Day 57: The Tension Mounts

Tues. 9th October 2012

Ladies weaving projectWe are now only one day away from starting the Inca Trail. We have packed 3.5kg of clothes and essentials into the duffel bag provided, packed our day bags and left everything else in our hotel room.

Today we are heading off to discover the Sacred Valley which runs from Cusco all the way to Machu Picchu, and so we begin our journey following the valley. The scenery begins to change from the urban spread of Cusco, to terraced farmland and finally to uninhabited tree covered mountains.

First stop is to a village called Caccaccollo where there is a weaving project supported by G Adventures. The villagers have agreed to allow G Adventure tourists to come and see how they collect wool, die it and weave it. This project is carried out in the ladies spare time and by selling their products they can earn extra money for their community. One of G Adventures core values is “We love changing peoples lives” and this project is one example of how they are achieving this.

Terraces at PisacThe next stop is Pisac archaeological site where we walk up to the ruins overlooking the terraced mountainside. The main period of the Incas was from 1438 to 1534, when the Spanish arrived.

The terraces were originally built the Incas to reinforce the mountainside against erosion, especially against mudslides in the rainy season. The level ground was then used for agriculture, including potatoes of which there are over 3,800 different varieties grown in this area.

As we stand and listen to Percy telling us about the ruins and terraces, as well as Incan culture, a flute can be heard across the valley. The haunting sound fits in well with the sights and Percy’s description of the purpose of the buildings.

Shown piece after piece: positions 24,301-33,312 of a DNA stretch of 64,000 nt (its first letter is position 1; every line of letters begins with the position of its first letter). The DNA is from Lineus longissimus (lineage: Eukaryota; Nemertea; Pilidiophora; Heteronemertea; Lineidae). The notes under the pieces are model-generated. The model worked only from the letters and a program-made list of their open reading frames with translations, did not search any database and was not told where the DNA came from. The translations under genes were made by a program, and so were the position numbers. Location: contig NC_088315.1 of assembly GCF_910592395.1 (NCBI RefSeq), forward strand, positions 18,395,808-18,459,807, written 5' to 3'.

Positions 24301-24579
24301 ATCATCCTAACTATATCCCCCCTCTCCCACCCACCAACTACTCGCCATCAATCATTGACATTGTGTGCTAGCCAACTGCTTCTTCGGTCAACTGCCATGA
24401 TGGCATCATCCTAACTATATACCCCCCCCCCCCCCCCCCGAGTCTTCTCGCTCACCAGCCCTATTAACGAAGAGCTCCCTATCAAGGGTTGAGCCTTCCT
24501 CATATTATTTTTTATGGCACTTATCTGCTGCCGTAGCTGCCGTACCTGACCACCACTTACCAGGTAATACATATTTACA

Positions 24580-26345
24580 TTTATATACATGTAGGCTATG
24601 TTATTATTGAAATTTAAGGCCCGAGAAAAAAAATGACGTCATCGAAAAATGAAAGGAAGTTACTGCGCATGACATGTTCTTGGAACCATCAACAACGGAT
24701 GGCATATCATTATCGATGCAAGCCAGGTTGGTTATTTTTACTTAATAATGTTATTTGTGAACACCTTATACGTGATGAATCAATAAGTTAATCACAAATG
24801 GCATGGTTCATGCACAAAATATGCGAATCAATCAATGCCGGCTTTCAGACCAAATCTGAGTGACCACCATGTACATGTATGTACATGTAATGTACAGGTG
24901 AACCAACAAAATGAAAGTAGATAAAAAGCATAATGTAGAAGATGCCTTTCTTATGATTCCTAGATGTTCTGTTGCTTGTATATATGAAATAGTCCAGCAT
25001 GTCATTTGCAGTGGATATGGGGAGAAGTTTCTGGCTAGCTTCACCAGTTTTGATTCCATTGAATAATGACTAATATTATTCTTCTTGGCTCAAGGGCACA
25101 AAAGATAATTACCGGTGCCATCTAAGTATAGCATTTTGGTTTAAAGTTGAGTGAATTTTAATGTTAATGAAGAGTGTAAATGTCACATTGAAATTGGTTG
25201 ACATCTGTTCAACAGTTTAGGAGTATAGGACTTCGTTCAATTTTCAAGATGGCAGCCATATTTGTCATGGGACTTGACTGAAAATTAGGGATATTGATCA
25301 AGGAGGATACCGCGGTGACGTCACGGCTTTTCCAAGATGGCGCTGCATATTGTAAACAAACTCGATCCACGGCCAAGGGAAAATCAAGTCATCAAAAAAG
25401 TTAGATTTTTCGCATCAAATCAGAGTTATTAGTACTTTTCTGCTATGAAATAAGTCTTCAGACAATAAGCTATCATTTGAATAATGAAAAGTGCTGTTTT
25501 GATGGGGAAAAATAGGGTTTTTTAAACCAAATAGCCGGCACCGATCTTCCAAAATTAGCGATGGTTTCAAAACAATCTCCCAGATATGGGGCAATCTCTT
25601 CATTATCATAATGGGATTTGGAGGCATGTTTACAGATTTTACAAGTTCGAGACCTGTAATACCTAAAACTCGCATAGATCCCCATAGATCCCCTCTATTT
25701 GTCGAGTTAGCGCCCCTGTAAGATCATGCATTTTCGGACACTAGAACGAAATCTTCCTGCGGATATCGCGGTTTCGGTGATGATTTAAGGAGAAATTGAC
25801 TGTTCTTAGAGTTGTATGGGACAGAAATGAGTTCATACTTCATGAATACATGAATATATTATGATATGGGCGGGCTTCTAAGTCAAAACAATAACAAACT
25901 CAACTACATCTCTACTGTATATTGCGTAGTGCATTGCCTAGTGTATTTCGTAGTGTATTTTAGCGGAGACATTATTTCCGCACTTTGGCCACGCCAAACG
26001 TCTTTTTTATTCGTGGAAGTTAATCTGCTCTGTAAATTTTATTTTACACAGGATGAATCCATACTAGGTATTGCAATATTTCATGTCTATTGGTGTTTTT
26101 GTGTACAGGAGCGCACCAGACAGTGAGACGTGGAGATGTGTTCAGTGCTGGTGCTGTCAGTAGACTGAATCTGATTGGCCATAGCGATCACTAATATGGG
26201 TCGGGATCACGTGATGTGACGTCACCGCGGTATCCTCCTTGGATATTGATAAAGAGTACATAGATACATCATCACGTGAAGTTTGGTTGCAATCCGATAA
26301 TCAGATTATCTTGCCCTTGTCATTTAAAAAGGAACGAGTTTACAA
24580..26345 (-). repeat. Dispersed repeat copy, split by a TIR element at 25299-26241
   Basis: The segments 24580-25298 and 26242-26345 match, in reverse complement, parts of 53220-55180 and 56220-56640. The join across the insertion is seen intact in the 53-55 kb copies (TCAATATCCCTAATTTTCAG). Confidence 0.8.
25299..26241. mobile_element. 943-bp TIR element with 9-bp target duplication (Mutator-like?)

Gradually as we explore the area more tourists arrive and we are grateful for Percy’s advice to start early to beat the crowds. The sheer number of tourist becomes more evident as we find the approach road has become one huge coach park. At least our minibus had turned around and parked for a quick exit.

Tourist traffic jamNext is off to Pisac market. The streets in the town are narrow and are only just wide enough for coaches single file. There are already a dozen coaches and minibuses of various sizes stationary in front of us. We set off on foot to explore the market. On returning to the minibus there is one almighty traffic jam, and the only way out for the coaches is through the marketplace. Announcements are broadcast and shouts of “vamos vamos” ring out. Finally the buses at the front collect their passengers and move on clearing the way for those vehicles stuck in the side street to enter the market and collect their passengers.

The whole of the valley seems to be overrun by coach tours. Peru may have solved the overcrowding on the Inca Trail by restricting it to 500 people including guides and porters, but they now need to address the rest of the tourist trail. It will be interesting to compare Machu Picchu with Chichen Itza about how crowded it gets.

The first of many stepsAfter an “all you can eat” buffet lunch we returned to the coach for the drive to Ollantaytambo with the promise of getting to our hotel for a siesta. However at the last minute our guide changed his mind and said leave everything on the bus except water and cameras, the afternoon walk to the top of the Inca site was to be now, whilst it was not (too) overrun with tourists.

I decided that was a step too far and went to the hotel for my siesta anyway! Apparently the walk was fascinating and not as hard as the enormous stairway of steps first appeared. We learned that Ollantaytambo was named after Ollantay, a famous Inca military leader. We were also able to see the different building techniques used for royal buildings, where they carve individual boulders to fit together like pieces of a jigsaw puzzle. The stones then fit flush together and no mortar is needed to hold the wall intact. And this is done by a civilisation that did not use iron tools.

Our groupJust time for final last minute shopping for energy bars and water. We are now as ready as we will ever be and all of us cannot wait for the adventure to begin.

Supper was in a restaurant which is run by ex chefs from the Inca Trail, which was alright but made us wonder whether the food on the Inca Trail would be as good as we have been lead to believe. Tomorrow we will find out…….

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